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Title Wells Fargo, N.A. v. Teodora Ibarra

UNITED STATES DISTRICT COURT CENTRAL DISTRICT OF CALIFORNIA


May 10, 2013

TITLE WELLS FARGO, N.A.
v.
TEODORA IBARRA

The opinion of the court was delivered by: Honorable Andrew J. Guilford

CIVIL MINUTES - GENERAL

Present: The Honorable ANDREW J. GUILFORD

Lisa Bredahl Not Present

Deputy Clerk Court Reporter / Recorder Tape No.

Attorneys Present for Plaintiffs: Attorneys Present for Defendants:

Proceedings: [IN CHAMBERS] ORDER REMANDING CASE

For the reasons that follow, this case is REMANDED to the Orange County Superior Court.

Plaintiff is Wells Fargo, N.A., as successor by merger to Wells Fargo Bank Minnesota, N.A., f/k/a Northwest Bank Minnesota, N.A., solely as trustee for Structured Asset Mortgage Investments II, Inc., Bar Stearns Mortgage Funding Trust 2007-AR4 Mortgage Pass-through Certificates, Series 2007-AR4 ("Plaintiff"). Plaintiff filed a Complaint for unlawful detainer against Defendant Teodora Ibarra ("Defendant") in state court, seeking to evict Defendant from foreclosed property and requesting related damages.

Defendant filed a Notice of Removal to remove the unlawful detainer action to this Court. Defendant makes three arguments supporting removal jurisdiction. All of them fail.

Defendant first claims that removal is proper under 28 U.S.C. § 1331 (original federal question jurisdiction). The Court disagrees. "The presence or absence of federal-question jurisdiction is governed by the 'well-pleaded complaint rule,' which provides that federal jurisdiction exists only when a federal question is presented on the face of the plaintiff's properly pleaded complaint," not by reference to any counter-claims defendants may raise. Caterpillar Inc. v. Williams, 482 U.S. 386, 392 (1987). Here, Plaintiff's original case was for unlawful detainer. That does not raise a federal question. See, e.g., Cooper v. Washington Mut. Bank, 2003 WL 1563999, at *2 (N.D. Cal. March 19, 2003) (same); Onewest Bank, FSB v. Fabionar, 2010 WL 5058394, at *3 (N.D. Cal. Dec. 6, 2010) (same); Partners v. Gonzalez, 2010 WL 3447678, at *2--3 (N.D. Cal. Aug. 30, 2010) (same). Defendant's argument that she may have counterclaims based on federal laws is also insufficient to support federal question jurisdiction. See Caterpillar Inc., 482 U.S. at 392. Thus, the Court does not have subject matter jurisdiction over Plaintiff's claims under 28 U .S.C. § 1331.

Defendant also contends the Court has diversity jurisdiction under 28 U.S.C. § 1332. This argument fails because Defendant not alleged the citizenship of either party. See Kanter v. Warner-Lamert Co., 265 F.3d 853, 857-58 (9th Cir. 2001) ("Failure to specify [a party's] state citizenship [is] fatal to [an] assertion of diversity jurisdiction.")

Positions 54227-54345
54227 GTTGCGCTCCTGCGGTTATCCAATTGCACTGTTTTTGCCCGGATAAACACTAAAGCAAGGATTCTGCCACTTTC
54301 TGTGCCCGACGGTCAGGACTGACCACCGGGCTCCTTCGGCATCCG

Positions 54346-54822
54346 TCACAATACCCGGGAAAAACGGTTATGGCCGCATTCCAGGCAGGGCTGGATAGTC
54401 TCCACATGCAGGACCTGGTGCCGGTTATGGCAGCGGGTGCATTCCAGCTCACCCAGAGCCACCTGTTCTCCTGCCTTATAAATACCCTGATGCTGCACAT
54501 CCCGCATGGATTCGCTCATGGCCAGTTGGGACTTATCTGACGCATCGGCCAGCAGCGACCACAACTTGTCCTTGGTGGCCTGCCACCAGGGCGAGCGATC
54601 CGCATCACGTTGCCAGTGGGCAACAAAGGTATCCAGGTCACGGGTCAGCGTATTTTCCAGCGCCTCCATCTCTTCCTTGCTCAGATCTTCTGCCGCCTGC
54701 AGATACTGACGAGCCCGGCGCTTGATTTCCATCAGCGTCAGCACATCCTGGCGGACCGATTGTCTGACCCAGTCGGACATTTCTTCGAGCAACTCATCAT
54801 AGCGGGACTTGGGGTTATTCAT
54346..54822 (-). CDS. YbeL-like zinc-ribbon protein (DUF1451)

The Court also rejects Defendant's unsupported, conclusory argument that a "civil rights removal" is warranted under 28 U.S.C. § 1443. See California v. Sandoval , 434 F.2d 635, 636 (9th Cir. 1970) (holding that, under Section 1443, removing defendants must satisfy two-part tests showing (1) "rights that are given to them by explicit statutory enactment protecting equal racial civil rights" and (2) "the state courts will not enforce that right").

In closing, the Court reminds Defendant that "[s]peedy adjudication is desirable [in unlawful detainer actions] to prevent subjecting the landlord to undeserved economic loss and the tenant to unmerited harassment and dispossession when his lease or rental agreement gives him the right to peaceful and undisturbed possession of the property." Lindsey v. Normet, 405 U.S. 56, 73 (1972). Improper removal of unlawful detainer cases raises the concerns stated in Lindsey. Defendant is cautioned not to improperly seek federal jurisdiction, particularly for delay. See Newman & Cahn, LLP v. Sharp, 388 F. Supp. 2d 115, 119 (E.D.N.Y. 2005) (finding that a removal was "frivolous and unwarranted," but declining to order sanctions against the removing party "because she [was] pro se," though warning her "that the filing of another frivolous paper with the Court may result in monetary sanctions under Rule 11").

The Court also notes that Defendant is representing herself without a lawyer. People who represent themselves in court without a lawyer are called "pro se litigants." Whether acting as plaintiffs or defendants, pro se litigants in federal court face special challenges. The Public Law Center runs a Federal Pro Se Clinic at the Santa Ana federal courthouse where pro se litigants can get free information and guidance. Visitors to the clinic must make an appointment by calling (714) 541-1010 (x222). The clinic is located in Room 1055 of the Ronald Reagan Federal Building and United States Courthouse, 411 W. 4th Street, Santa Ana, CA. For more information about the clinic, visit http://court.cacd.uscourts.gov/cacd/ProSe.nsf and select "Pro Se Clinic - Santa Ana."

DISPOSITION

Defendant fails to establish that federal jurisdiction exists over this case. Thus, the case is REMANDED to the appropriate state court.

20130510

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